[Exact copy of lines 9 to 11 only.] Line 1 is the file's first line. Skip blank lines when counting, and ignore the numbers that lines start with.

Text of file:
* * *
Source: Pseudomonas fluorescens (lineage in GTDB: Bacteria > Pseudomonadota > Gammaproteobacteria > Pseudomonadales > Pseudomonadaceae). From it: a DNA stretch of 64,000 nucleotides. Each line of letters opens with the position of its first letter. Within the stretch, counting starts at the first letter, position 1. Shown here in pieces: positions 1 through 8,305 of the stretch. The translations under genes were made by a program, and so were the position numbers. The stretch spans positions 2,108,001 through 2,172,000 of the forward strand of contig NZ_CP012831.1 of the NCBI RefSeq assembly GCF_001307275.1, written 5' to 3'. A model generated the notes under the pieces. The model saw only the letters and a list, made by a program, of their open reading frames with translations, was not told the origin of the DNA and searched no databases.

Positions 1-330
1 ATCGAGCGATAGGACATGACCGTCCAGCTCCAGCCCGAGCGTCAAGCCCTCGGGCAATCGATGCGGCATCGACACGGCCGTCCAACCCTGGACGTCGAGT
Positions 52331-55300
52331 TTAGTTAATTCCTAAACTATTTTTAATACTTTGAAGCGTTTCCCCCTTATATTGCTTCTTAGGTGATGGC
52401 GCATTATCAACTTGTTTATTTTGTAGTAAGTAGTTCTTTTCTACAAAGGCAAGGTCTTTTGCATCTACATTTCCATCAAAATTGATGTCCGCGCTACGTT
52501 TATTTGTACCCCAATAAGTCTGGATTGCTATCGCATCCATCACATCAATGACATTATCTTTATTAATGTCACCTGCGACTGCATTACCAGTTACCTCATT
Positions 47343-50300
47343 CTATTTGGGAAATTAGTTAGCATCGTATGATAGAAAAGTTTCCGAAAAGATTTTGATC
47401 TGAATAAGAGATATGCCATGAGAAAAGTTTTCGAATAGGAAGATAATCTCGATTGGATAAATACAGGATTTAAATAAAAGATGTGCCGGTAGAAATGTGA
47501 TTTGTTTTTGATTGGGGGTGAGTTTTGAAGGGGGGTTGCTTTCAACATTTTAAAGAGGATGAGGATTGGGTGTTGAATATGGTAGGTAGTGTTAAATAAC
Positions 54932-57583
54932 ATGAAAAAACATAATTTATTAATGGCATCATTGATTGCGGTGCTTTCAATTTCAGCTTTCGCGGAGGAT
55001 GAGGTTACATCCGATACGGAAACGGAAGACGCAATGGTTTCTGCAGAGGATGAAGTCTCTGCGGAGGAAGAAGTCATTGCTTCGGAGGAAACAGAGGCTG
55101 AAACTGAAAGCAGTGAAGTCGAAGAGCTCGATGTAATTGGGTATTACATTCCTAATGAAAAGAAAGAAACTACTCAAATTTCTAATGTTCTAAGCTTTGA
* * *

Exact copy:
47343 CTATTTGGGAAATTAGTTAGCATCGTATGATAGAAAAGTTTCCGAAAAGATTTTGATC
47401 TGAATAAGAGATATGCCATGAGAAAAGTTTTCGAATAGGAAGATAATCTCGATTGGATAAATACAGGATTTAAATAAAAGATGTGCCGGTAGAAATGTGA
47501 TTTGTTTTTGATTGGGGGTGAGTTTTGAAGGGGGGTTGCTTTCAACATTTTAAAGAGGATGAGGATTGGGTGTTGAATATGGTAGGTAGTGTTAAATAAC